For people who have lost loved ones in 2020, 1 January 2021 will be the beginning, not the end.
My friend Gemma is one of those people.
For so many of us, 31 October dawned as a normal day, insofar as any day in 2020 is a normal day.
With the easing of lockdown restrictions occurring, state borders beginning to reopen, community transmission numbers remaining low and the various state health departments declaring covid-safe Halloween events acceptable, Halloween was emerging, for many parents of young children, as an opportunity to give their kids a bit of fun after a rough year.
In stark contrast, when Halloween dawned, Gemma found herself lying in bed next to her 3-year-old son, heart pounding in her chest, wondering how to tell him that he would never see his father again.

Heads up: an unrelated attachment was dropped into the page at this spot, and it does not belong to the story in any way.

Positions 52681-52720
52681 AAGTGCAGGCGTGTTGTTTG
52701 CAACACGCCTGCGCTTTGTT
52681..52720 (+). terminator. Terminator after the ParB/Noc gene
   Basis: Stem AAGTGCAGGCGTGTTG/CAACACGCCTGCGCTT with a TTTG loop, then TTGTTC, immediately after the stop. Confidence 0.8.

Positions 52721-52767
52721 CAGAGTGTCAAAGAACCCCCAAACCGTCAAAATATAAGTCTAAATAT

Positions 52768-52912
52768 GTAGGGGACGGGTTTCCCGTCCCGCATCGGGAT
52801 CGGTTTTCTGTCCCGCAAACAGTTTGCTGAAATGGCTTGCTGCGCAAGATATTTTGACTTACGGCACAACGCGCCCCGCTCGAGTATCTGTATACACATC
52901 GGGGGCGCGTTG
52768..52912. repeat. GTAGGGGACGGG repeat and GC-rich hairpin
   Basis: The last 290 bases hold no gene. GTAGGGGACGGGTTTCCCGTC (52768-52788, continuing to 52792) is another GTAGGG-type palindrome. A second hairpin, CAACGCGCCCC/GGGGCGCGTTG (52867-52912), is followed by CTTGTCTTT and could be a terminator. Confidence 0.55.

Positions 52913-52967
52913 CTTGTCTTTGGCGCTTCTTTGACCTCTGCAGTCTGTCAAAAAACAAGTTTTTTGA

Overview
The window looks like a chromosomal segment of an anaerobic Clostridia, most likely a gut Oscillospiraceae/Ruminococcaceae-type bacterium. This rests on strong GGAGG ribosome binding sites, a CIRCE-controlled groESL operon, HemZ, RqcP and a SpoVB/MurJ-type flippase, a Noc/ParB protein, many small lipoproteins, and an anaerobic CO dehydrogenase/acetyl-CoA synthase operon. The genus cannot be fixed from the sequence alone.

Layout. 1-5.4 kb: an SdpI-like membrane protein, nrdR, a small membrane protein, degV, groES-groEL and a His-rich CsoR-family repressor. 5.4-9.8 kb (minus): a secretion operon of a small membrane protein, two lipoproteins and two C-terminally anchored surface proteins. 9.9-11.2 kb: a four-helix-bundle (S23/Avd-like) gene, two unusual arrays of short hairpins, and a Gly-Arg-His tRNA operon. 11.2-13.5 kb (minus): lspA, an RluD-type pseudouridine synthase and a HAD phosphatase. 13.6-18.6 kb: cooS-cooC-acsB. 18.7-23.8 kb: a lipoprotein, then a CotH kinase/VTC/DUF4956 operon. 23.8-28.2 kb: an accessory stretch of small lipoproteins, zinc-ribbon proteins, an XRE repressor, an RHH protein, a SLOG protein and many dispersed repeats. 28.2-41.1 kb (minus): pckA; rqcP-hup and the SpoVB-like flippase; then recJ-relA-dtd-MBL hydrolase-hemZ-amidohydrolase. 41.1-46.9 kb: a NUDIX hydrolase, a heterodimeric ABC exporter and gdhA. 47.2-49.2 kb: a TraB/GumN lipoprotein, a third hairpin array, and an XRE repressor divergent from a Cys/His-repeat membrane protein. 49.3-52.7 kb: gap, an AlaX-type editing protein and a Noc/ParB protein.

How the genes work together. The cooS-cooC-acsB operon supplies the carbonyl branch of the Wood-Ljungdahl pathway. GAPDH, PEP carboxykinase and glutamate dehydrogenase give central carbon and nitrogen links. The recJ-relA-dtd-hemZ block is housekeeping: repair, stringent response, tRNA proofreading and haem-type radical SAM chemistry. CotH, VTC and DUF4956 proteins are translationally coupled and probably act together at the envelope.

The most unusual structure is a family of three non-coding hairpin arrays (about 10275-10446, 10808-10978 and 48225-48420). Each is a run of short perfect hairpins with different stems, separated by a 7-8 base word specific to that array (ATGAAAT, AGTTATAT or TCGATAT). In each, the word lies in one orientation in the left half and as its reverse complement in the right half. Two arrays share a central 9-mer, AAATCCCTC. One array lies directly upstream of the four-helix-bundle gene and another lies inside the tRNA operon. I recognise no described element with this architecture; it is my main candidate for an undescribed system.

The evening of 30 October was an unremarkable evening in Gemma’s house. After 3-year-old Huxley went to bed, Gemma, who is due to have her second baby in January, spent a short while relaxing before, at 10.30pm, heading to bed herself. Half an hour later, her husband Nick came to bed and, like so many men, fell immediately asleep.
Shortly after 11.30pm, Nick woke, seemingly having a nightmare. By 11.40pm, Gemma, who had watched him struggling for breath, was on the phone to the emergency services, who were instructing her about how to do chest compressions while an ambulance was on the way. A very long 15 minutes passed in that way.
When the paramedics arrived, they took over and spent over half an hour working on Nick before rushing him to hospital.
By 1.25am, Gemma found herself surrounded by social workers, midwives and nurses, who told her the chances of Nick surviving were minimal. She was taken to his room, where he was hooked up to a machine that was keeping his heart beating. She had a few moments to say goodbye before the machine was switched off. Nick was pronounced dead at 1.32am.
Nick and his family had just celebrated his 40th birthday in August.